Leaving home, young Buddy Baker arrives unannounced at the luxurious Manhattan apartment of his older brother, Alan, a swinging girl chasing bachelor who prefers his carefree life to working in the family business. Pleased at his brother's show of independence, Alan introduces him to New York night life. Their father is unhappy at Alan's mentoring and the loss of an important account. Buddy is so successful that he soon takes over his brother's liquor cabinet and his girl friends. After giving up a woman who lives in the same building, Alan gets beaten by the husband of another conquest. Scared off, Alan alienates his favorite girl friend, Connie, staying away from all commitment. Hit by the futility of his life, Alan urges Buddy to end his swinging life style, but Buddy is having too good a time. After their argument jolts Alan proposes to Connie. Following their marriage, Alan helps their parents reconcile, works seriously in the family business and turns his bachelor pad over to ...Written by
If you look carefully at "Come Blow Your Horn" you will see it is a two set play that was expanded for this funny movie version. The two sets are the home of Mr. and Mrs. Baker and Buddy in Yonkers, and the apartment used by the older Baker boy Alan as his swinging singles pad. Most of the film is concentrated in those sets, except for scenes involving Alan taking Buddy under his wing to properly groom him, scenes with Barbara Rush outside the apartment (one briefly showing her apartment), and scenes involving Alan and the Eckmans (Dan Blocker and stiletto heeled Phyllis Maguire). Of the scenes outside the apartment, the two best are Alan's meeting with Mr. Eckman, and it's sequel at a restaurant, involving a raw steak and a bum (who turns out to look very familiar).
Simon is one of the leading American dramatists of the 20th-21st Century, certainly the most successful comic dramatist. Seeing "Come Blow Your Horn" you see certain themes appearing for the first time. The twisted relationship of the two brothers, who do love each other but find they get on each other's nerves (as Buddy slowly overtakes the older Alan as a hipster). It is similar to the relationship of the brothers in "Brighton Beach Memoirs" and "Broadway Bound" (especially in he second play, where a real argument between the brothers breaks out). The question of relatives with sleazy or questionable activities like Alan's sexual escapades, comparable to the mobster brother in "Lost In Yonkers" or the embezzler, long-lost father in "Max Dugan Returns". The father losing the respect of his sons (found in the ranting Mr. Baker) is similar to the position of the father in "Broadway Bound", who has discovered his sons have reduced him to a comic stereotype in a sketch they sold a radio comedy show. The very fact that the Baker brothers become roommates who get on each other's nerves in an apartment is a constant thread in Simon's plays: "Barefoot In The Park (newliweds); "The Odd Couple" (and it's variation and sequel), "The Sunshine Boys" (in the rehearsal scene and in the conclusion where both Al and Willie seem headed for the old actor's home), even "Plaza Suite" (how three couples act together over the course of one year in a hotel suite). Simon is a master of building humorous tension out of trivialities. In "The Sunshine Boys" just setting up furniture to do a scene both vaudevillians can do in their sleep is frustrating as both see the furniture differently. In "Come Blow Your Horn", when Alan tells off buddy that his swinging lifestyle is going too far, he also mentions that he should keep his hands off Alan's fig newtons!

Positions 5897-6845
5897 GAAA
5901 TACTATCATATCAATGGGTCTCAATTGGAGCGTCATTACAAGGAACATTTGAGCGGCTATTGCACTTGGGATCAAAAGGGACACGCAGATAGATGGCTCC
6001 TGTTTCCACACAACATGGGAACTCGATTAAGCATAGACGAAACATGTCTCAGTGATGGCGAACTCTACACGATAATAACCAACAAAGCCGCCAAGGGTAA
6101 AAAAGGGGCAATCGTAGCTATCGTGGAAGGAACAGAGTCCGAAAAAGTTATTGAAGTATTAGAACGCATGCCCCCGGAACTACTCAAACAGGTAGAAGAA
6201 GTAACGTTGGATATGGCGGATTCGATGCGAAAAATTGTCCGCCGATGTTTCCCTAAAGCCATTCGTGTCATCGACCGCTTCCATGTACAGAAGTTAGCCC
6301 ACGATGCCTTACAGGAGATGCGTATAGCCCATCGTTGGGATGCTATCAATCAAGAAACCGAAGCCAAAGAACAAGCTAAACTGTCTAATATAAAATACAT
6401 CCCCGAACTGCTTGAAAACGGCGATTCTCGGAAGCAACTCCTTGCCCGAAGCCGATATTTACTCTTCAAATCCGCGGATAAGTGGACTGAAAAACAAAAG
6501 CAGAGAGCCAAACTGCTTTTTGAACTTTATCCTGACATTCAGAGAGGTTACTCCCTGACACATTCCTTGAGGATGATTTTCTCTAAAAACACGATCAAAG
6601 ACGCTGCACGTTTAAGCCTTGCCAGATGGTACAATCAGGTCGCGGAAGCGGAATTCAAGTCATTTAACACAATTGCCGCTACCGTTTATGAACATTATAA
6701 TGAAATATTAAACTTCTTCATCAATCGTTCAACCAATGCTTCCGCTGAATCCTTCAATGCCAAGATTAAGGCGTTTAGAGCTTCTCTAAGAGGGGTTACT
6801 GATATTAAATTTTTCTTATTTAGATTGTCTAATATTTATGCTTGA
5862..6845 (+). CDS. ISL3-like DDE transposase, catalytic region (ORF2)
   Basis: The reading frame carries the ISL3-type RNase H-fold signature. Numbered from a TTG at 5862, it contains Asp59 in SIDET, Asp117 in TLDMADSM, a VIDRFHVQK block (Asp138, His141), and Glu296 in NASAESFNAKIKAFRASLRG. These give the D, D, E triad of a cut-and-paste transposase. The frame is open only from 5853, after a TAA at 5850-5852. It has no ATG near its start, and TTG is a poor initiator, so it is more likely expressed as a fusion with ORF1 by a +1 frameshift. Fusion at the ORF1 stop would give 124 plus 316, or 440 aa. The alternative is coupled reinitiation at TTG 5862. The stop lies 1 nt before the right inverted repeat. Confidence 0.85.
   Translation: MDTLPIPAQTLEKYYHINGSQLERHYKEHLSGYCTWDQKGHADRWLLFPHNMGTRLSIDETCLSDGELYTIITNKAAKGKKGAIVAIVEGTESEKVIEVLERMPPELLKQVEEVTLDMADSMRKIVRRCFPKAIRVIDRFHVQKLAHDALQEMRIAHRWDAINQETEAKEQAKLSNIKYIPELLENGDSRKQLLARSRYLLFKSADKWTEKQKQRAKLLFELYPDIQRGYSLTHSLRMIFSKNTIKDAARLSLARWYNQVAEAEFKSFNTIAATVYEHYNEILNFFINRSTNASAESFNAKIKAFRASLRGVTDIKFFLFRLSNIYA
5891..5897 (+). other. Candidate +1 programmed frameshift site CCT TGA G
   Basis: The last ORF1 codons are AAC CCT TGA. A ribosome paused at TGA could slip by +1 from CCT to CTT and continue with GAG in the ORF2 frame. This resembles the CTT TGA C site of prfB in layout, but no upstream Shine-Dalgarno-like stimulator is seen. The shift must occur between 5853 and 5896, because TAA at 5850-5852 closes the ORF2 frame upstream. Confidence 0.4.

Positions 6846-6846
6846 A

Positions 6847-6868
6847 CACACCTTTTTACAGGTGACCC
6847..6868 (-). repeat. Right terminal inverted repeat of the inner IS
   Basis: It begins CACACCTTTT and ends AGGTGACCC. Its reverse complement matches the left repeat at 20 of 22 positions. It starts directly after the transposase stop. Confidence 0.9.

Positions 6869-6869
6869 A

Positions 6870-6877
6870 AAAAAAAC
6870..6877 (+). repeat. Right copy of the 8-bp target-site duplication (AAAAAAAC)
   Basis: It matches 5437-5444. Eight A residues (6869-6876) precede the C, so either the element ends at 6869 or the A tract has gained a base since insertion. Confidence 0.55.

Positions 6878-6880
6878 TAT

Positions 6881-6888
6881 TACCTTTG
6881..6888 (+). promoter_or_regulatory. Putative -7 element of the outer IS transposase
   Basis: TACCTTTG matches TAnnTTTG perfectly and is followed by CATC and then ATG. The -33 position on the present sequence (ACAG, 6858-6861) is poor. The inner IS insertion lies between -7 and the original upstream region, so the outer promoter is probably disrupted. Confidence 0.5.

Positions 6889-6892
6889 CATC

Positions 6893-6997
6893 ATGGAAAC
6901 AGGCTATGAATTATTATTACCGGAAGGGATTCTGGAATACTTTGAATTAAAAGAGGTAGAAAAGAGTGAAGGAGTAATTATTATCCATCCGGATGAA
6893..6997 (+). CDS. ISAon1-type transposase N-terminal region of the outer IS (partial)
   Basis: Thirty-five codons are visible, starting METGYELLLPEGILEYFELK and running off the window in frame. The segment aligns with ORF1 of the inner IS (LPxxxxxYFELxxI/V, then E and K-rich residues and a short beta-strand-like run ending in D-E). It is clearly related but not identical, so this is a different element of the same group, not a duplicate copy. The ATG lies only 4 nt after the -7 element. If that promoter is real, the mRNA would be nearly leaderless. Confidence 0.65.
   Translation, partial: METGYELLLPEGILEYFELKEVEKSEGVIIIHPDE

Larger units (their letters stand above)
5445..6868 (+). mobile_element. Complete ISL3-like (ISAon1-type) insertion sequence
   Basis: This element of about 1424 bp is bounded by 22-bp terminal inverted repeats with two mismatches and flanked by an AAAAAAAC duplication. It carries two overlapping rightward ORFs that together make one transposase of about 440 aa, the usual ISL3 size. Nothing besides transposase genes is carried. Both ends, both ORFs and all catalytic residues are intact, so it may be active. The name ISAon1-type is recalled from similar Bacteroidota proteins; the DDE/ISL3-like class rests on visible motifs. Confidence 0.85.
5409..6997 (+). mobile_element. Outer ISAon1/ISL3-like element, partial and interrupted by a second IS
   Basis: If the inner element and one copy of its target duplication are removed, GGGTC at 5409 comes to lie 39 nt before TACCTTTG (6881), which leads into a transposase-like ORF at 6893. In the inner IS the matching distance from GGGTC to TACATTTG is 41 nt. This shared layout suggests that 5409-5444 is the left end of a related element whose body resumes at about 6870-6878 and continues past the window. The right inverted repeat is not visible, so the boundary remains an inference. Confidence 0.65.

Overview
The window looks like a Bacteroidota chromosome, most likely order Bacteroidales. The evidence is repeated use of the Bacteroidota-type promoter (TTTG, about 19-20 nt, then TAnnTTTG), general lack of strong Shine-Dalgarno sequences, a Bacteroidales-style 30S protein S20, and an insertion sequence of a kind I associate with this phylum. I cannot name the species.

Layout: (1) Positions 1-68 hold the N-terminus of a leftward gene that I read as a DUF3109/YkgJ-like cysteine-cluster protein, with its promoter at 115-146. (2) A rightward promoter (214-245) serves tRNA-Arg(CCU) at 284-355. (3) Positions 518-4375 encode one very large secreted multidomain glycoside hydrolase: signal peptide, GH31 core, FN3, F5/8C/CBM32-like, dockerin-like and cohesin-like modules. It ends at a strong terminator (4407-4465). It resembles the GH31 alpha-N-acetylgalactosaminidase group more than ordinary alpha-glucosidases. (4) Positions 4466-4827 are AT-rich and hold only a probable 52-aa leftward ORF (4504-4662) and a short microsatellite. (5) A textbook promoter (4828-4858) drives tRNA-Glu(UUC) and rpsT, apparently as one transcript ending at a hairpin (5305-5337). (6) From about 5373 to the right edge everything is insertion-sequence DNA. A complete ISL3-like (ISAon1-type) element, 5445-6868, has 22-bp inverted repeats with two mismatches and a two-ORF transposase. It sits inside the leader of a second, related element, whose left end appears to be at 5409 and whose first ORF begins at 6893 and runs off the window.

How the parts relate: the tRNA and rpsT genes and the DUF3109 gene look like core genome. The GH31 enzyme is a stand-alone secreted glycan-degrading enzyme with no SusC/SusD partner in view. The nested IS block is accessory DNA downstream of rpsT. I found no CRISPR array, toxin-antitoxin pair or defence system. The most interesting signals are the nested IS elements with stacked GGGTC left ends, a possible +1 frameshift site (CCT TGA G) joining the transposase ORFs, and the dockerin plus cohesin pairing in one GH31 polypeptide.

Despite the claustrophobia of the sets limitations "Come Blow Your Horn" is a funny movie, benefiting from the performances of Sinatra, Jill St. John, Lee J. Cobb (usually a master of straight drama, here quite funny), and the glorious Molly Picon. One wishes more of Dan Blocker could have been used, but what was used was quite effective. There is an odd moment in the latter part of the film, connected to a party that Buddy throws, and a hypnotized guest blaming Alan for failing to support an education bill. Alan does an imitation of President Kennedy to reassure the woman. No doubt Sinatra felt it was a good imitation.
It was meant to be funny, but now seems macabre.
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